In infants in kangaroo care, researchers found that coupling takes place after only ten minutes. This hardly seemed possible because it equaled four weeks of brain development in the “normal” preemie. As researchers studied brain wave patterns of infants in kangaroo care, they found two significant things. First, there was a doubling of alpha waves—the brain wave pattern associated with contentment and bliss. Second, they found that “delta brushes” were occurring. Delta brushes happen only when new synapses are being formed. So holding the infant skin-to-skin allows his or her brain to continue its work of developing neural synapses.”

Why Incubators Aren’t the Best Option

  1. Incubated babies are usually not warm enough and preemies must make heat with their own bodies and use their own calories to regulate temperature.This takes a lot of energy that they should be expending on brain development.
  2. Premature infants in incubators have high rates of irregular heart rates and sleep apnea.
  3. Premature infants are alone with no skin to skin contact most of the time. Dr. Ludington says that, “Separation is not biologically normal,” hence the irregularities in sleep, breathing, heart rate, and neural brain development.
  4. Babies receive an IV nutrition and hydration drip while in the incubator. While preterm infant formula is a different formulation than other infant formulas it still contains soy oil, carageenan, non-fat milk, and corn syrup solids.
  5. The liquid medications babies receive can contain sorbitol, ethanol, aspartame, flavorings, and food colorings. Sorbitol causes nausea and malabsorption.
  6. Potential infant drug addiction.
  7. Preterm infant can contain enough ethanol to get a baby drunk.

Is Preterm Labor Really So Bad?

All of this makes me wonder, do preterm babies suffer so many hardships such as cognitive difficulties later in life because they are preterm? Or is it because preterm infant care is not very good? Infants who don’t sleep enough, don’t absorb nutrients well, don’t feel safe, aren’t warm enough, and are subject to the chemicals in preterm infant drugs are not given the conditions necessary to develop properly.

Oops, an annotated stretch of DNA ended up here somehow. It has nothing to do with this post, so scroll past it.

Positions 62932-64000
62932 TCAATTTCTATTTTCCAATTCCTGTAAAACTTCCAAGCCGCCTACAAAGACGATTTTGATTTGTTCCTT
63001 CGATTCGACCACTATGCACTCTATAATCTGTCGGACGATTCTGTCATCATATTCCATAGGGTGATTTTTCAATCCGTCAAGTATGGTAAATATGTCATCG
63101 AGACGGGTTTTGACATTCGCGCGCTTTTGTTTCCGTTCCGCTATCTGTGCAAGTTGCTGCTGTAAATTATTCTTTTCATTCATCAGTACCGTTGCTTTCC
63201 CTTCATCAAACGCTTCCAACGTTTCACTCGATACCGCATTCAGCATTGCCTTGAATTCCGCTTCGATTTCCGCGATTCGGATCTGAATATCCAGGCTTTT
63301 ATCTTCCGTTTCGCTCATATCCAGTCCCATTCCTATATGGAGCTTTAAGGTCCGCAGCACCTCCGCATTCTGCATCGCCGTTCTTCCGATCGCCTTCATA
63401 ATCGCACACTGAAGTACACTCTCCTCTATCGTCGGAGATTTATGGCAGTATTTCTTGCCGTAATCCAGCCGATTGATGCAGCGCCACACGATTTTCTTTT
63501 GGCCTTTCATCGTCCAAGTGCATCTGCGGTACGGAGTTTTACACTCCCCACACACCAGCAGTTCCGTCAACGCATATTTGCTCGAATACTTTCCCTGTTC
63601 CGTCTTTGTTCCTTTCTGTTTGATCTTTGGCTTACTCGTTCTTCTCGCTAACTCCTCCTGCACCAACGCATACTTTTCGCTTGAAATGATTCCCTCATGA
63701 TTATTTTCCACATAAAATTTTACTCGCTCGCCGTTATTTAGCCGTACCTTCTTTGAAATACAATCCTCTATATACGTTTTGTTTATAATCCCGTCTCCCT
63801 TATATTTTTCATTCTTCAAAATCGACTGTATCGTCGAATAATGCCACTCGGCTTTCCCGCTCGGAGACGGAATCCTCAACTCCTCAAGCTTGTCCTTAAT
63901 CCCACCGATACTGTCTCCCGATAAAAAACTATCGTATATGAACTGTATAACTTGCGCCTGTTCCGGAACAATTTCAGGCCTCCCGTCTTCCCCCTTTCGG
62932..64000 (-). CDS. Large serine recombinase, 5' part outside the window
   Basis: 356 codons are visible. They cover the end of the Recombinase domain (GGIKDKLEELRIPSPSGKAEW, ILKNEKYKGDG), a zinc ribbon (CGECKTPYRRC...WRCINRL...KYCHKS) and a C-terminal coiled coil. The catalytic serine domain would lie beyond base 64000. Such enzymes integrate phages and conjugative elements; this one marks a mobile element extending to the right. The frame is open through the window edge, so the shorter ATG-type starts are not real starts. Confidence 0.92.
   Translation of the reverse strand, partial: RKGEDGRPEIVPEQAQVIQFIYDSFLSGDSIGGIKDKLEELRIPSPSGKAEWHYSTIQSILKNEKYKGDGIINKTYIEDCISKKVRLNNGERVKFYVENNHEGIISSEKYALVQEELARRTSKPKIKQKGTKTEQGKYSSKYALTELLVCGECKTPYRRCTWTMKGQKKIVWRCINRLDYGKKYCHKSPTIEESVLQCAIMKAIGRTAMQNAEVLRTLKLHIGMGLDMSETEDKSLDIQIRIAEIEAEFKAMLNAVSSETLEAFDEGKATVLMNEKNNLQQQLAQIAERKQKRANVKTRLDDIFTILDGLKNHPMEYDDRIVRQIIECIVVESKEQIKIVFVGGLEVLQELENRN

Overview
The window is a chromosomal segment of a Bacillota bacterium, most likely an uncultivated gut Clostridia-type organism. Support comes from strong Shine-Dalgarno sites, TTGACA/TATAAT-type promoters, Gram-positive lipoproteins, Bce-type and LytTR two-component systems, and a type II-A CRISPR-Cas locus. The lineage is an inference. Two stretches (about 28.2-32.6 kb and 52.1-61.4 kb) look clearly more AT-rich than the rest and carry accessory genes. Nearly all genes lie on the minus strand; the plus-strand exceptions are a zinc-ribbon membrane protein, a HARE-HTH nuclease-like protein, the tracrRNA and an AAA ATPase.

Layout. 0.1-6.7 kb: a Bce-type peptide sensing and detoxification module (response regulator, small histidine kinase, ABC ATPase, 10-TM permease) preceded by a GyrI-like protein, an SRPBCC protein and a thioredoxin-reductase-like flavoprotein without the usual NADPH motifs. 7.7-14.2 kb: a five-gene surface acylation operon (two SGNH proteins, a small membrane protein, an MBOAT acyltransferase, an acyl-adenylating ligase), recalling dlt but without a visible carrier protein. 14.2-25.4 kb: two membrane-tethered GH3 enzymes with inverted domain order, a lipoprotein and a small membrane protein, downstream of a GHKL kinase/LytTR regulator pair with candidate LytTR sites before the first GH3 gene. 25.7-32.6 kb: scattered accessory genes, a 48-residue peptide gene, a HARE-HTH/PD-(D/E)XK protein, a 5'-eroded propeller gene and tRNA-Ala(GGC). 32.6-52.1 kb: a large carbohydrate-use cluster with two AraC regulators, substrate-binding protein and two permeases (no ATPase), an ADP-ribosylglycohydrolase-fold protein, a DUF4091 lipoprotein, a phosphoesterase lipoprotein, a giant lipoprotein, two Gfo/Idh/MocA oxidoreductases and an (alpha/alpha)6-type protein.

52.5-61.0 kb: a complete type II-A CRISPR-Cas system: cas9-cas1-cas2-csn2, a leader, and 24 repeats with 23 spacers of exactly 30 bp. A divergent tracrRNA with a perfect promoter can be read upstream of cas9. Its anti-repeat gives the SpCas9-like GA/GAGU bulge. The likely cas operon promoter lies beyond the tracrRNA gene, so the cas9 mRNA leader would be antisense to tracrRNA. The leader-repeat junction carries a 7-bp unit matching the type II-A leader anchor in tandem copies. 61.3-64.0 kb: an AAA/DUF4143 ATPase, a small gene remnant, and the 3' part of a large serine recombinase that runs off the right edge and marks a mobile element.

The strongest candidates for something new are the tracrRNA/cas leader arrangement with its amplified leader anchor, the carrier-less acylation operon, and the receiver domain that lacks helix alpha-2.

How Early is Too Early for Preterm Home birth?

The choice to have a baby at home when it comes before 38 weeks gestation is a decision only the parents can make. Many midwives won’t deliver babies any earlier than 36 to 37 weeks, though some will attend an even earlier preterm birth.

The greatest risk for premature babies is respiratory problems, though when they are delivered vaginally, the risk decreases significantly. Midwives generally bring oxygen to births and if further support is needed, the baby can be transported to a hospital via ambulance, which can administer oxygen.

Most babies older than 28 weeks gestation have digestive tracts mature enough for milk feedings, however, they may not be mature enough to suck until 32 weeks gestation, making an IV absolutely necessary.

I think most of us are led to believe that preterm infants (before 38 weeks gestation) cannot survive outside of a hospital. This is often simply not the case and the use of kangaroo care around the world proves it. However, when a baby is at risk for complications, having a hospital nearby can be a life saver.